The main objective of this research was to better understand the flow physics of aircraft wings undergoing highly unsteady maneuvers. Reduced-order models play a central role in this study, both to elucidate the overall dynamical mechanisms behind various flow phenomena (such as dynamic stall and vortex shedding), and ultimately to guide flight control design for vehicles for which these unsteady phenomena are important.

Unsteady phenomena are of increasing interest to the Air Force, as lightweight unmanned air vehicles become more prevalent. With increasingly smaller and lighter vehicles envisioned in the future, understanding unsteady aerodynamics will become even more important, in order to design control systems that can respond to severe gusts, or perform highly agile maneuvers. The flight of small, highly maneuverable aircraft, whether biological or man-made, is greatly impacted by unsteady aerodynamic effects, which can be either beneficial or detrimental to flight. Accurate understanding of such effects can allow for the design of aircraft that are more efficient, responsive, and robust.

With advances in both experimental techniques and equipment, and computational power and storage capacity, researchers in fluid dynamics can now generate more high-fidelity data than ever before. The presence of increasingly large data sets calls for appropriate data analysis techniques, that are able to extract tractable and physically relevant information from the data. In particular, a much-desired goal in fluid mechanics, and indeed many other fields, is to obtain simple models that are capable of predicting the behavior of seemingly complex systems. Low-dimensional models can not only improve our fundamental understanding of such systems, but are often required for the purpose of effiefficient and accurate prediction, estimation and control.

Broadly speaking, one can obtain low-dimensional information about a system (whether it be in the form of a reduced-order model, or simply spatial modes corresponding to certain energetic or dynamic characteristics) in numerous ways, potentially using some combination of data collected from simulations and experiments, and theoretical knowledge of the system, such as the governing partial differential equations (PDEs).

Purely data-driven methods can include those developed particularly for fluids applications, such as the dynamic mode decomposition (DMD), or those which are appropriated from other communities, such as the eigensystem realization algorithm (ERA), which was first applied to study spacecraft structures, but has more recently been appropriated to model a wide range of fluids systems.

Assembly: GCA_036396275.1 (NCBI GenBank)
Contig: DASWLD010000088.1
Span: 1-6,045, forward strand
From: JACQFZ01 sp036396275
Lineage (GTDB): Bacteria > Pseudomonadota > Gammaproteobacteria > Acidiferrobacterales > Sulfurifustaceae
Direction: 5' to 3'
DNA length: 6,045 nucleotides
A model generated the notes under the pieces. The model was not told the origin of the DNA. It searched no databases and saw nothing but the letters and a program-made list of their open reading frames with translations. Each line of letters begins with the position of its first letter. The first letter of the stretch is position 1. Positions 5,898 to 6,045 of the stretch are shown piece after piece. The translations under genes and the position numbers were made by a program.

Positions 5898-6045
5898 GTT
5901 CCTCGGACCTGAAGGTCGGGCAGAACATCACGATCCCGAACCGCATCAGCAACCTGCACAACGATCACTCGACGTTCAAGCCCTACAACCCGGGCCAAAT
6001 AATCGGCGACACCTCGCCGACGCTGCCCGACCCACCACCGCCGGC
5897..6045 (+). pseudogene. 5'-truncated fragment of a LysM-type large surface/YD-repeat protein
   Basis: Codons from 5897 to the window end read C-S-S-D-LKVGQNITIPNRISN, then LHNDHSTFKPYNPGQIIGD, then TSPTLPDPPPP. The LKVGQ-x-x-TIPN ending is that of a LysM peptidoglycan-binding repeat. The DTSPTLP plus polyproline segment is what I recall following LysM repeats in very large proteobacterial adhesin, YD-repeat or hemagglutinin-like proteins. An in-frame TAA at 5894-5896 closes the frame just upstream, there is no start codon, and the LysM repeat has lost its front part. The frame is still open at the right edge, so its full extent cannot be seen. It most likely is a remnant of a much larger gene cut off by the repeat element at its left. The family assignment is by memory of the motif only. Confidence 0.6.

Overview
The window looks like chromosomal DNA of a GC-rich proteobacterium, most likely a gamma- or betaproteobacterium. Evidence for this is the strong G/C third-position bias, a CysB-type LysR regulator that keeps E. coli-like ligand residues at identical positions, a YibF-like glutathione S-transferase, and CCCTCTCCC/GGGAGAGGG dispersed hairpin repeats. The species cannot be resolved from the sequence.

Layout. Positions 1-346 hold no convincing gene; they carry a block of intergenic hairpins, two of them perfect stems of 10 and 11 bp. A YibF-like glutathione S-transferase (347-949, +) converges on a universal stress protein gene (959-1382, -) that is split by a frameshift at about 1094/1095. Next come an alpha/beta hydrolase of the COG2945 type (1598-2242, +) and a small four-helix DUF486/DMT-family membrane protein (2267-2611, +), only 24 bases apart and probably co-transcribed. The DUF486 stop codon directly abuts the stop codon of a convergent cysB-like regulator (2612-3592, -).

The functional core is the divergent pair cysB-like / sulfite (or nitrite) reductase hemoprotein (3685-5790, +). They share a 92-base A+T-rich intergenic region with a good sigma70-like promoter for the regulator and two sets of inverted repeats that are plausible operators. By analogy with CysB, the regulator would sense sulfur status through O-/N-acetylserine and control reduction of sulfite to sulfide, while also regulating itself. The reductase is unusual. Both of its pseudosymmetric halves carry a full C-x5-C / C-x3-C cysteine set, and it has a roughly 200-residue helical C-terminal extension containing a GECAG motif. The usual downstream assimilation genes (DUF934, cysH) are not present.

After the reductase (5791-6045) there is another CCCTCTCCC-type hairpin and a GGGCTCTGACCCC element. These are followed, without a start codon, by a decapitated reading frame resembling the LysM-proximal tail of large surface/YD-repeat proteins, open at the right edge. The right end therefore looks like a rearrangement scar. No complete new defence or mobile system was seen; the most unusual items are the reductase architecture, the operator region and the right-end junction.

Dynamic mode decomposition allows for the identification and analysis of dynamical features of time-evolving fluid flows, using data obtained from either experiments or simulations. In contrast to other data-driven modal decompositions such as the proper orthogonal decomposition (POD), DMD allows for spatial modes to be identified that can be directly associated with characteristic frequencies and growth/decay rates. Following its conception, DMD was quickly shown to be useful in extracting dynamical features in both experimental and numerical data. It has subsequently been used to gain dynamic insight on a wide range of problems arising in fluid mechanics and other fields.

One of the major advantages of DMD over techniques such as global stability analysis is that it can be applied directly to data, without the need for the knowledge or construction of the system matrix, which is typically not available for experiments. For this reason, analysis of the sensitivity of DMD to the type of noise typically found in experimental results is of particular importance.

This work was done by Clarence W. Rowley and David R. Williams of Princeton University for the Air Force Research Laboratory. AFRL-0250


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Identifying the ow physics and modeling transient forces on two-dimensional wings

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This article first appeared in the May, 2017 issue of Aerospace & Defense Technology Magazine.

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